filed: August 12, 1986.
COMMONWEALTH OF PENNSYLVANIA, APPELLANT,
JON OTIS VANDER WEELE
Appeal from the Order October 4, 1985 in the Court of Common Pleas of Erie County, Criminal No. 1561 of 1984.
Thomas P. Agresti, Assistant District Attorney, Erie, for appellant Com.
Raymond Pagliari, Erie, for appellee.
Del Sole, Montemuro and Popovich, JJ. Popovich, J. concurs in the result.
Author: Del Sole
[ 356 Pa. Super. Page 153]
Jon Otis Vander Weele was found guilty after a jury trial of Corruption of Minors*fn1 and Indecent Assault*fn2 with respect
[ 356 Pa. Super. Page 154]
to his conduct toward his minor step-daughter during the period of December 2, 1983 through February 14, 1984.
Following the filing of post-trial motions, the court en banc entered an Order granting Appellee's Motion for New Trial. The Court determined the trial court erred, 1) in permitting the Commonwealth to cross-examine character witnesses with regard to guilty pleas entered by Appellee to prior charges of Disorderly Conduct and Criminal Mischief; 2) in its instruction to the jury relating to character evidence; and 3) in determining that records of Children's Services of Erie County and the Family Crisis Organization enjoy an absolute privilege under 42 Pa.C.S.A. § 5944.
This is an appeal by the Commonwealth pursuant to Pa.R.App.P. 311(a)(5) from the Order granting Appellee's Motion for New Trial. In support of its' position, the Commonwealth argues, 1) cross-examination as to witnesses knowledge of Appellee's prior convictions was proper in light of the specific character trait in issue, that being "moral character" or "moral uprightness"; 2) the trial court properly instructed the jury as to the effect and weight it was to give certain character testimony; and 3) Appellee is not entitled to the results of an in camera inspection by the trial court of certain alleged statements made by the victim to either Children's Services or the Family Crisis Organization,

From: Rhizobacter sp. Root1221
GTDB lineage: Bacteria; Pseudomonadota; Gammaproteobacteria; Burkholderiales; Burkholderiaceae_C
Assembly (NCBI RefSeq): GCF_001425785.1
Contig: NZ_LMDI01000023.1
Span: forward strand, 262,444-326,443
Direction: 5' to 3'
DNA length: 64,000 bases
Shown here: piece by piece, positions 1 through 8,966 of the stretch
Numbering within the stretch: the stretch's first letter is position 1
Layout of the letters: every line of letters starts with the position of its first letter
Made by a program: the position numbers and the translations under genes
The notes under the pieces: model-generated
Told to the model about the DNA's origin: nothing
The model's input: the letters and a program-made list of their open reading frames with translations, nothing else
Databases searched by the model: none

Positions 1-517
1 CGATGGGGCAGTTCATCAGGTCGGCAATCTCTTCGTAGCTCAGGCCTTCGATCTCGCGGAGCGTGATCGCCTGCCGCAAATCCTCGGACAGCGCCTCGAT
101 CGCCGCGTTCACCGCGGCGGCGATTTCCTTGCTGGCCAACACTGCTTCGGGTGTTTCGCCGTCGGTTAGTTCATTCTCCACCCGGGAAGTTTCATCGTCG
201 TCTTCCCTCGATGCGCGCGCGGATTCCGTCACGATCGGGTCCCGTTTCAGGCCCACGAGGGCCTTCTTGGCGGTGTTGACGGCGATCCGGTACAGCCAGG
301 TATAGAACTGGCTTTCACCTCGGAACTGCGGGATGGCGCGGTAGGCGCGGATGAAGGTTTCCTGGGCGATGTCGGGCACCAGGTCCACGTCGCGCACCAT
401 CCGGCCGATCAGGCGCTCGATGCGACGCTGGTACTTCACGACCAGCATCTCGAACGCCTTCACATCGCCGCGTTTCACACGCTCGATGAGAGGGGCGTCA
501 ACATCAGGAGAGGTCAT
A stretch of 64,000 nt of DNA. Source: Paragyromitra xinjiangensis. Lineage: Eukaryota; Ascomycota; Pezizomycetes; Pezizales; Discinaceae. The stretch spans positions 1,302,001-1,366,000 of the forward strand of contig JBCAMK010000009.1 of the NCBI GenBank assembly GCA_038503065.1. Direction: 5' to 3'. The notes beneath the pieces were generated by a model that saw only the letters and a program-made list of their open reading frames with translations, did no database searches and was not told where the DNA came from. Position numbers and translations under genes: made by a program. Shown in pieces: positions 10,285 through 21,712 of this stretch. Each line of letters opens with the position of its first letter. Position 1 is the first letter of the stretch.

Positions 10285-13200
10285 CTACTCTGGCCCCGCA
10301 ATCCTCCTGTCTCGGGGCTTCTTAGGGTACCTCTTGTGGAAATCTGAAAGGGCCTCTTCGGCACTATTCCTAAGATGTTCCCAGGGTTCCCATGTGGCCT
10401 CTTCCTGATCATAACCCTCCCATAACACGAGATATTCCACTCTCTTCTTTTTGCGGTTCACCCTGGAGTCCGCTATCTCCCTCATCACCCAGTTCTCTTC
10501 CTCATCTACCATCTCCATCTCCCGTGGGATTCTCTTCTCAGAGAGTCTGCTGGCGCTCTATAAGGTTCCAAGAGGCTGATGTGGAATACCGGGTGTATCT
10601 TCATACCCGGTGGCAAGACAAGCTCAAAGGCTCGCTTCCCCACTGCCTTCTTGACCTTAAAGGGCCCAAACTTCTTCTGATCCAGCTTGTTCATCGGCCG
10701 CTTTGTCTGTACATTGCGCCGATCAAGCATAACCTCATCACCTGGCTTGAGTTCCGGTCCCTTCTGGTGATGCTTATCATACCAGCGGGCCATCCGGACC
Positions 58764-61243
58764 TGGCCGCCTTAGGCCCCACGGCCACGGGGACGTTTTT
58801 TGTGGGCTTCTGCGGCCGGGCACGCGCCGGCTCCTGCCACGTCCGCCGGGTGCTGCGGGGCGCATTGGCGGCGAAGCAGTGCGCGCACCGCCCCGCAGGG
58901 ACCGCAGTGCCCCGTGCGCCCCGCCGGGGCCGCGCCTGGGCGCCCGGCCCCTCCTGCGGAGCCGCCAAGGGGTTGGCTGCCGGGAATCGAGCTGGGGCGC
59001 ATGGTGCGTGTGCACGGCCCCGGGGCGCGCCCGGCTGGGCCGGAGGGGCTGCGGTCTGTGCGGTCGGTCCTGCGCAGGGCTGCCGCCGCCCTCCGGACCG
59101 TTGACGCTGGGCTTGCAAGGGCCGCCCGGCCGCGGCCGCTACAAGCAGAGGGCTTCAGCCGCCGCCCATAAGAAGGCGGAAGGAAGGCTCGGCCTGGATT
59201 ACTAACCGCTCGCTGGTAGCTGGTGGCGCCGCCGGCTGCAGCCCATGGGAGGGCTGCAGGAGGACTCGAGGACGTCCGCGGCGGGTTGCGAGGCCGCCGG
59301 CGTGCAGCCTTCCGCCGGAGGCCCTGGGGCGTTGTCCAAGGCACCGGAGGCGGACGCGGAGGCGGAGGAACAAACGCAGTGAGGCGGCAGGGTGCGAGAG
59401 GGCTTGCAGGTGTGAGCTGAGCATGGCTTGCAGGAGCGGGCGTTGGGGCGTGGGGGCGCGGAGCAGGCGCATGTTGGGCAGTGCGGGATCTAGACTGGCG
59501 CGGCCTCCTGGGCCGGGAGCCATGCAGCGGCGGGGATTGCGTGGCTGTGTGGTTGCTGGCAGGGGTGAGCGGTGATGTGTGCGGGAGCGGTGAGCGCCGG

[ 356 Pa. Super. Page 155]
especially since Appellee never requested such an inspection.
Initially we observe that:
[o]ur standard of review in this case is defined by the Supreme Court's holding in Commonwealth v. White, 482 Pa. 197, 199, 393 A.2d 447, 449 (1978): 'As with a denial of a motion for new trial, so with the grant of such a motion, our review is limited to ascertaining whether the lower court abused its discretion or committed an error law.'
Commonwealth v. Frazier, 331 Pa. Super. 128, 132-133, 480 A.2d 276, 279 (1984).
"It has long been the law in Pennsylvania that an individual on trial for an offense against the criminal law is permitted to introduce evidence of his good reputation in any respect which has 'proper relation to the subject matter' of the charge in issue." Commonwealth v. Luther, 317 Pa. Super. 41, 49, 463 A.2d 1073, 1077 (1983). The charges in issue, as previously stated, are Corruption of Minors and Indecent Assault. In an effort to introduce evidence of his good reputation, Appellee called three character witnesses and asked that based upon their familiarity with others who know Appellee in the community, "does he have a reputation for moral character or moral uprightness?" to which each essentially responded that Appellee's reputation for this trait is good. (Trial Transcript at 110, 118, 122-123).
The utilization of character witnesses is not however without attendant risk. "Character witnesses, like any other witnesses, can be subjected to cross-examination and it is the scope of the cross-examination that has been a troublesome area for the courts, commentators and the profession." Commonwealth v. Scott, 496 Pa. 188, 193, 436 A.2d 607, 610 (1981). Furthermore, "[t]he extent of the cross-examination is within the discretion of the trial judge, who will not be reversed except for a clear abuse of discretion or an error law." Commonwealth v. Hammond, 308 Pa. Super. 139, 147, 454 A.2d 60, 64 (1982).
[ 356 Pa. Super. Page 156]
It is the scope of cross-examination which forms the basis of the Commonwealth's first assignment of error. At a sidebar conference, the Commonwealth indicated to the court that Appellee had pled guilty to disorderly conduct and criminal mischief arising out of an incident in which Appellee fired a rifle in the back yard of his home. The Commonwealth further noted that it intended to question character witnesses concerning the convictions. Counsel for Appellee objected on the basis that neither of the convictions go to the character trait involved on direct examination as nothing was asked about nonviolence or law-abiding character. The trial court disagreed and permitted this line of cross-examination.*fn3